Hurricane Harvey has threatened the Gulf states and let me tell you this isn’t as bad as Katrina and I am thankful.
- Hurricane Harvey, now a Category 1 storm, continued to hit Texas Saturday morning.
- As much as 40 inches of rain could fall in some parts of the state.
- The storm still has sustained winds of up to 90 miles per hour and has already dumped 9 inches of rain in some parts of the state.
- 293,000 were without power as of Saturday morning.
Hurricane Harvey was downgraded to a Category 1 storm overnight, but meteorologists are warning that the storm still carries the potential for “catastrophic and life-threatening flooding.”
Parts of the coast reported wind speeds as high as 132 miles per hour overnight. Though the storm had dropped from a Category 4 to a Category 1 storm by morning, it still has sustained winds of up to 90 miles per hour.
Reduced wind speeds does not mean Texas is in the clear yet, as the rainfall potential continues to look super high. This massive, slow-moving storm has already dumped nearly 9 inches in some parts of Texas, and the Electric Reliability Council of Texas said 293,000 people were without power Saturday.
There were tornado watches in effect in parts of the state and the National Weather Serve began issuing flash flood warnings for Houston Saturday morning.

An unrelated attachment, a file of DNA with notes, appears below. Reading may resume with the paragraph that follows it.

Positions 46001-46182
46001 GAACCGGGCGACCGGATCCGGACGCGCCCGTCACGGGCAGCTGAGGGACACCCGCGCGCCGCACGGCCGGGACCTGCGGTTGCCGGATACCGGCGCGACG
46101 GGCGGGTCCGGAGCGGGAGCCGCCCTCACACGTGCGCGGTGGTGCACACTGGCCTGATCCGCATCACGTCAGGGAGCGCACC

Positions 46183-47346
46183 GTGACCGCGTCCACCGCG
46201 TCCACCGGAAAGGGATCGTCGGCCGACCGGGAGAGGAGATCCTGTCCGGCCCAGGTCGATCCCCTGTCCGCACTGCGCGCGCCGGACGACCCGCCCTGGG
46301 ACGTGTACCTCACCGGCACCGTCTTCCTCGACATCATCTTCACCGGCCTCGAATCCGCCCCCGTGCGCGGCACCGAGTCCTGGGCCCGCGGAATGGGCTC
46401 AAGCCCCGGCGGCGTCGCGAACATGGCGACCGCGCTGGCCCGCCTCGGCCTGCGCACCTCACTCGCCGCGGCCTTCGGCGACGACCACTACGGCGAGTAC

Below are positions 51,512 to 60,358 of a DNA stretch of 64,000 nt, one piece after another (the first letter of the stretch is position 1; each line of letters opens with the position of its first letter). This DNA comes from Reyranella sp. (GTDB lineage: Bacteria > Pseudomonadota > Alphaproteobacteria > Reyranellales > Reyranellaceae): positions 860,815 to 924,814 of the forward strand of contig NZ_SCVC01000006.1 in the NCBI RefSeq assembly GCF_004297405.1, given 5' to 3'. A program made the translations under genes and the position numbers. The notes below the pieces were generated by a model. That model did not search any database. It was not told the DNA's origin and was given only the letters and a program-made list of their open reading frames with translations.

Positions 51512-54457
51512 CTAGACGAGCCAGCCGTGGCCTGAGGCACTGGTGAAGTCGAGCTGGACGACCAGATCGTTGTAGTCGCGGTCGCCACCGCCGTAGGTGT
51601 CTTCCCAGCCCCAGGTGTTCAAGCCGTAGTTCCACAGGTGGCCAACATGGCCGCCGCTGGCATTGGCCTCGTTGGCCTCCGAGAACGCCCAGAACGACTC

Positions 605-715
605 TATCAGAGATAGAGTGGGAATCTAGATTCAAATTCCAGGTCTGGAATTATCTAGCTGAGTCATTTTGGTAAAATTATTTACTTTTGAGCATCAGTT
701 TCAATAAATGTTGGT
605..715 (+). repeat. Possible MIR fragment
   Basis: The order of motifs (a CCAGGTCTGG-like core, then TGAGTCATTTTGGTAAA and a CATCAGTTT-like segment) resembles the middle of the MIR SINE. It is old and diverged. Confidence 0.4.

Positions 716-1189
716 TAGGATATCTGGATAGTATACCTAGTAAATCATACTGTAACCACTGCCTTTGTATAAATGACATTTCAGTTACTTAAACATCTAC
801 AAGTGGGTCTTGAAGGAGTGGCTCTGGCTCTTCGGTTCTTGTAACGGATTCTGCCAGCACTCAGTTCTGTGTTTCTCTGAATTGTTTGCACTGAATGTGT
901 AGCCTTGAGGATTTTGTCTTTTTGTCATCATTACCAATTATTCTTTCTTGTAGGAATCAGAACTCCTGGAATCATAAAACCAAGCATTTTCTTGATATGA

The National Hurricane Center warned that the coast should expect 15 to 30 inches of rain, but possibly as much as 40 inches in some areas. Houston, the fourth most populous city in the country, is included in the high-end of those rainfall projections.
The rain is supposed to continue for the better part of the week, meaning the flood risks are ongoing.
“This prolonged pattern continues to favor rounds after rounds after rounds of very heavy rainfall that will lead to catastrophic and life-threatening flooding,” warned the National Weather Service’s Houston/Galveston division in a message Saturday morning.
The threat from storm surge is also ongoing, with surges of 6 to 12 feet above ground level projected along the coast between Port Aransas and Port O’Connor.
Story From Huffington Post